Former President of Parliament Sarah Wescot-Williams gives her input at a meeting on the ongoing negotiations to obtain pensions for seniors who worked on the Dutch side in the 1970s.
MARIGOT–Raymond Helligar, the man who is spearheading the fight on behalf of the now so called “border workers” from the French side who are fighting to get their full pensions paid for the years they worked on the Dutch side in the 1970s, said he found a recent meeting with SZV and a mixed commission from the Ministry of Social Development and Labour “very encouraging.”
To be better armed for negotiating, Helligar formed the Collectif des Anciens Travailleurs Francais de St. Martin which has the full support of the St. Maarten Seniors and Pensioners Association. He also disclosed the cause has been taken up by the Caisse de Retraite in Guadeloupe as well as the Department of Social Affairs on the French side headed by Vice-President Ramona Connor.
Workers for the most part have been unable to obtain pensions based on the deductions taken off their salaries because the law on the Dutch side needs to be changed. Some files were rejected and some went to court. There is also the added complication of many of the workers being denied or had pension reduced because they were listed as being resident on the French side.
“Based on that meeting with SZV and the commission we will now assist in writing an advice that could result in a temporary solution in terms of a part payment,” Helligar said at a recent meeting with Collectif members and Raymond Jessurun from the St. Maarten Seniors and Pensioners Association. “I did feel somewhat insulted to be accepting that but I swallowed my pride as at least you would get something now and old folks are dying off so fast. But it’s not going to stop us going all the way to continue the battle. One of the other things that will have to change is that the information collected cannot be used because of privacy issues, and that again requires a change in the law. But this at least could be a breath of fresh air.”
Former President of the Dutch-side Parliament Sarah Wescot-Williams at the meeting said she had been addressing for years the issue of those workers who started to receive a pension from working on the Dutch side but when they resided on the French side their pension was reduced.
“When I approached SZV in 2014 about the fact that French St. Martin could not be considered as foreign territory where residency is concerned, they told me I was wrong,” she explained. “But earlier this year through the efforts of Glen Carty I got the opportunity to sit with the administrators and lawyers for SZV, and in explaining my case again they came to the conclusion that something was wrong. And where it went wrong is when we took over the social security laws from the Netherlands Antilles.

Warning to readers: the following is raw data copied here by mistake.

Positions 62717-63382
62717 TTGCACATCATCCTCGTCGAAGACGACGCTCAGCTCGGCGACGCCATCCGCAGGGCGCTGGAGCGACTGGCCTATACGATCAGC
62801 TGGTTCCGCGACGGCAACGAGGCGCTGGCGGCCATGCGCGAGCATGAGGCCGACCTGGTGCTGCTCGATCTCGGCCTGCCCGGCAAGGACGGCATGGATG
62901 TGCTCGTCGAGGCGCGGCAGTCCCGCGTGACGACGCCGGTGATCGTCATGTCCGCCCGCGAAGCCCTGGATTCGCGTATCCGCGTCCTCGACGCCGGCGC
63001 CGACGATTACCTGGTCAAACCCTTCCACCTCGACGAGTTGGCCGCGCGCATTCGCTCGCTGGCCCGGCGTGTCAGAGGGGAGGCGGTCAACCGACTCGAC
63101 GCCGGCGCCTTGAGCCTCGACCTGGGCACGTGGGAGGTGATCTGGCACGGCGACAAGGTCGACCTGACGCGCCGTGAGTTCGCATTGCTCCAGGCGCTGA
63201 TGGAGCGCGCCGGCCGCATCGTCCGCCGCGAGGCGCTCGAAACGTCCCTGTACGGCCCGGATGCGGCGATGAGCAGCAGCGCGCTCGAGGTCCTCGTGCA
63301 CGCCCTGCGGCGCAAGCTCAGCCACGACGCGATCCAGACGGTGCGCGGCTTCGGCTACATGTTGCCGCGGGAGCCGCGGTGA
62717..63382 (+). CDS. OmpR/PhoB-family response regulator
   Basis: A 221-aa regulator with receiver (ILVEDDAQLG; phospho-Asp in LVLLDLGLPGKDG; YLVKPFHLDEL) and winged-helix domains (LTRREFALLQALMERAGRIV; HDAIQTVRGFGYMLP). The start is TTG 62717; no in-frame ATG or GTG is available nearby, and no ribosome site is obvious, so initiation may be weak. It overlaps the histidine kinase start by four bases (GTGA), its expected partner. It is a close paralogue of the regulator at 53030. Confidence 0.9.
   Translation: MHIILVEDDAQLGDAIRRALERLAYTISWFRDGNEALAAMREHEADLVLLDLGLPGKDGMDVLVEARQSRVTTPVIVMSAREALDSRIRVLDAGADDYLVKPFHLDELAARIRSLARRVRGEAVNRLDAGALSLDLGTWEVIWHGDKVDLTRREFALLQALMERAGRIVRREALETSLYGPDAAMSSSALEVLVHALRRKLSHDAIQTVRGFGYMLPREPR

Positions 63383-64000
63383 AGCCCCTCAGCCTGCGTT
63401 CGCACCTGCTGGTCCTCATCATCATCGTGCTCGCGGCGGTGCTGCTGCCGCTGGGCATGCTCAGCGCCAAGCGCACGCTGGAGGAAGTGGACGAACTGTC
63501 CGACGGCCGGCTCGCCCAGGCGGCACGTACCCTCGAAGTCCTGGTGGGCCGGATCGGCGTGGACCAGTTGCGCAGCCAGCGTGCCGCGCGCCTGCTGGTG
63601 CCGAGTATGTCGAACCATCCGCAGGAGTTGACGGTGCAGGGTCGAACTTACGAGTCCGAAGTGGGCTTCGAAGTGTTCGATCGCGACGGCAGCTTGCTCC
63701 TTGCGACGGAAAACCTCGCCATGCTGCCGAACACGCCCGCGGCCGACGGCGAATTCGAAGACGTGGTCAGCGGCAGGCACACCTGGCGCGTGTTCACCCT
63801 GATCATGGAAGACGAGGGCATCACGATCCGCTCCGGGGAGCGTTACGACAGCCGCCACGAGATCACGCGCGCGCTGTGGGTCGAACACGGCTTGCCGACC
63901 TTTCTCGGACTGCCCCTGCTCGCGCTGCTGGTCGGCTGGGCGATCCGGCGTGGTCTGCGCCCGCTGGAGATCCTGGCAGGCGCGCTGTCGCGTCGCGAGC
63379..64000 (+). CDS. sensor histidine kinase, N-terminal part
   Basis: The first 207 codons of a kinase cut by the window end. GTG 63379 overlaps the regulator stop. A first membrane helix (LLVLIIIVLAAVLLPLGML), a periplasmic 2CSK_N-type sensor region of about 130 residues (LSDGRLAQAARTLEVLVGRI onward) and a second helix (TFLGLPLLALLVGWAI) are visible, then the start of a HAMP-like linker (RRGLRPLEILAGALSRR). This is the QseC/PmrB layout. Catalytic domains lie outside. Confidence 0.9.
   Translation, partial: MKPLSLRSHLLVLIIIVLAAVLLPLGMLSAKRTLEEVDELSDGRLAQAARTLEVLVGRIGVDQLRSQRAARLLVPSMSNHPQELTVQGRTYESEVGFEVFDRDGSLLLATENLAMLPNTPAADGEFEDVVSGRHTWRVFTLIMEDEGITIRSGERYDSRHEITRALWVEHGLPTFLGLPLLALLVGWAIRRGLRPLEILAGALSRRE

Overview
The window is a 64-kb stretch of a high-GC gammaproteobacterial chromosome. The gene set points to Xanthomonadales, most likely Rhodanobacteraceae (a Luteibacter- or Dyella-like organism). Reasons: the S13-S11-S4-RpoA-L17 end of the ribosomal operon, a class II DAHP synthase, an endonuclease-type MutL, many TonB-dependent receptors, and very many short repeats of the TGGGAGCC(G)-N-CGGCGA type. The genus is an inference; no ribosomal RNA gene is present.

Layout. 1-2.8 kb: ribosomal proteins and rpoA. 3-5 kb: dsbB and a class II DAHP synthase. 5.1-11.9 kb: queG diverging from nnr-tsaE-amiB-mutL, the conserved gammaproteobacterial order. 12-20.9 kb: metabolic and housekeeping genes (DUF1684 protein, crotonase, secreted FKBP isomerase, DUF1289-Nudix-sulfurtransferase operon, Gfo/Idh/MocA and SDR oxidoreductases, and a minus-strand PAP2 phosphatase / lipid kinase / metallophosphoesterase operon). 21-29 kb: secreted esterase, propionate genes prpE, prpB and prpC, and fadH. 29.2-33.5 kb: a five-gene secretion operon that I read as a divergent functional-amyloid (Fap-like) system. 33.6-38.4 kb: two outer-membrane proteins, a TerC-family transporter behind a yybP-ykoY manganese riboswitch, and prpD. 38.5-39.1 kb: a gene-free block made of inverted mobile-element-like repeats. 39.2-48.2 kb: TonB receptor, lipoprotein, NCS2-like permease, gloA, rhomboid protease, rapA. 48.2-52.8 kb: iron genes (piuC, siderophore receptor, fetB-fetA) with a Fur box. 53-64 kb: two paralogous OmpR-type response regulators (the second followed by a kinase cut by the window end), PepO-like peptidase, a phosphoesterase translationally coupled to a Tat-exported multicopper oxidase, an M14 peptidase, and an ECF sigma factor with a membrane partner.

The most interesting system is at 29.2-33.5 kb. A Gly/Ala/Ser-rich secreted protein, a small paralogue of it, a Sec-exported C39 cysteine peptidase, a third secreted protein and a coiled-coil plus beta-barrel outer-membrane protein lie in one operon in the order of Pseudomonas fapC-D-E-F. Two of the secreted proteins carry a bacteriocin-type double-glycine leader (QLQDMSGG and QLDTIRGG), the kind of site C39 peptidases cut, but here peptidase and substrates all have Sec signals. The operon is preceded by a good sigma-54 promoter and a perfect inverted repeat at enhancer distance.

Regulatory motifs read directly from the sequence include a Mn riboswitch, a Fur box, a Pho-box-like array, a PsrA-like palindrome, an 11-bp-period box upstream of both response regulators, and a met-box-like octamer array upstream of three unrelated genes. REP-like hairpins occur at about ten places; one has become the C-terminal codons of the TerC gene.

“In order to undo that, to stop the reduction because you live in St. Martin, SZV has now acknowledged it needs to be corrected in the legislation on the Dutch side to make it equal again. The proposal to get it changed concerns articles 40 to 43. SZV admitted it was an oversight.”
She added: “They regard French St. Martin in the sense of the pensioner leaving the territory (of St. Maarten) the same as if you leave to go to Jamaica or anywhere else. The same thing applies and that’s where the problem is.”
Raymond Jessurun has been instrumental in advising the Collectif to base its arguments on discrimination and violation of human rights with the various international treaties used to back up the arguments. According to Article 5 of the Treaty of Concordia “all commodities of the island shall be common and shall serve to provide the wants of the inhabitants.”
Jessurun said the aforementioned advice to be prepared for the Government will include a short term trajectory and a long term trajectory.
“We wanted to address the issue at this meeting through the spirit of the Treaty of Concordia. But this beautiful unity idea is actually not in the spirit of the Treaty because when you look at the Treaty closely it is about accepting that there is a division, accepting that there are two states, and there is Soualiga,” he explained. “Workers in Soualiga are not being treated equally and from a human rights perspective we are in this trouble together. Authorities in the Netherlands and France are keeping us divided and unequal.”